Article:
Health News Roundup

1 in 10 Americans don’t have enough food to eat, and more in this week’s roundup

1 in 10 Americans don’t have enough food, double the rate before pandemic
Aimee Picchi, CBS News, July 21
Financial hardship has spiked during the coronavirus pandemic, with more than 1 in 10 adults telling a Census survey during the first week of July that they sometimes or often didn’t have enough to eat, a rate that is two-and-a-half times higher than before the crisis. Renters are struggling as well, with 1 in 5 adults who rent their homes saying they were behind on their payments for the week of July 7, according to the Center on Budget and Policy Priorities, which analyzed Census survey data and information from other sources to examine financial strain hitting American households.

Black children are more likely to die after surgery than white counterparts, new study finds
Theresa Gaffney, STAT, July 20
Even among apparently healthy children, Black patients are almost three and a half times more likely to die within a month after surgery than white patients, according to a new study published in Pediatrics. While previous research has explored racial disparities in surgical outcomes between adult patients, researchers in the new study focused specifically on healthy children. In adults, those differences are often attributed to other overlapping health conditions or risks. But even when children had no underlying conditions, Black children still had a higher rate of death and complications after elective and emergency procedures than their white peers.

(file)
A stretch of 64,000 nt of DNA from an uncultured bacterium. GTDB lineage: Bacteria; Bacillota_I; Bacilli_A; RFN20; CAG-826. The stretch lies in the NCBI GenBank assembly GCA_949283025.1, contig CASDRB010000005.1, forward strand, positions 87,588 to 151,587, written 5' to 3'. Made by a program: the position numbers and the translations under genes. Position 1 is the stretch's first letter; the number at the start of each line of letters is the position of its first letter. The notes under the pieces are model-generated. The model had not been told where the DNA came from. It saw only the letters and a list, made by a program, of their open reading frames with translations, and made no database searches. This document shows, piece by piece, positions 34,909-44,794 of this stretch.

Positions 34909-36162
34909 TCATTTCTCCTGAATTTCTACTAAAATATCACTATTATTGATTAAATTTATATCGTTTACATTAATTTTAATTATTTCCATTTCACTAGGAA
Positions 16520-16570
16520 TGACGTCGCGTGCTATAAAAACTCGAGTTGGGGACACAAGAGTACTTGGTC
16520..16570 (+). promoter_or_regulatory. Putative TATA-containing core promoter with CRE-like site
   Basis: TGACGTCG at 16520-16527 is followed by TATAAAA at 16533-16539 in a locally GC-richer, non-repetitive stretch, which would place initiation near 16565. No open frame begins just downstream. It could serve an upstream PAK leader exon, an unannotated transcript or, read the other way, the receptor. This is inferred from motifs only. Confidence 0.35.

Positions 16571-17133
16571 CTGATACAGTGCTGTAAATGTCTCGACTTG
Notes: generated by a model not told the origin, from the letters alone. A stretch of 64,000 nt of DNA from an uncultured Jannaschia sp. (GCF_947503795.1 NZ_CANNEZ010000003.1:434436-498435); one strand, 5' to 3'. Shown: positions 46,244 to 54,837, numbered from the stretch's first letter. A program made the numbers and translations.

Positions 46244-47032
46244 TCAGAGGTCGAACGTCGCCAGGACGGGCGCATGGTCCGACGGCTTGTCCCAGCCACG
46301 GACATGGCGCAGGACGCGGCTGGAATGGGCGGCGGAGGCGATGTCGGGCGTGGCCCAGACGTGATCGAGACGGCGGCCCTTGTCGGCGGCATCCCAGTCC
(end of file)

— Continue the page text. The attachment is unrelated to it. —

Dermatology faces a reckoning: Lack of darker skin in textbooks and journals harms care for patients of color
Usha Lee McFarling, STAT, July 21
When dermatologist Jenna Lester learned that rashes on skin and toes were a symptom of COVID-19, she started searching the medical literature for images of what the rashes looked like on Black skin so she’d recognize it in her Black patients. She couldn’t find a single picture. The scarcity of images in the COVID-19 literature is just the newest example of the glaring lack of representation of Black and brown skin that has persisted in dermatology research journals and textbooks for decades. The issue is coming under closer scrutiny now as dermatologists, like many physicians, grapple more openly with systemic racism and the health disparities it is causing in their field.

How Larry Hogan kept Blacks in Baltimore segregated and poor
Sheryll Cashin, Politico Magazine, July 18
Politico Magazine tells the story behind Maryland Gov. Larry Hogan’s decision to cancel plans for a rail line that would connect isolated Black Baltimore neighborhoods to downtown and suburban job centers — and illustrates the ways that structural racism stems from public policy. For decades, governments have spent public funds disproportionately on white communities, particularly those that have more than enough, while excluding Black communities and Black people from government investments — in mortgages, education, infrastructure and other services.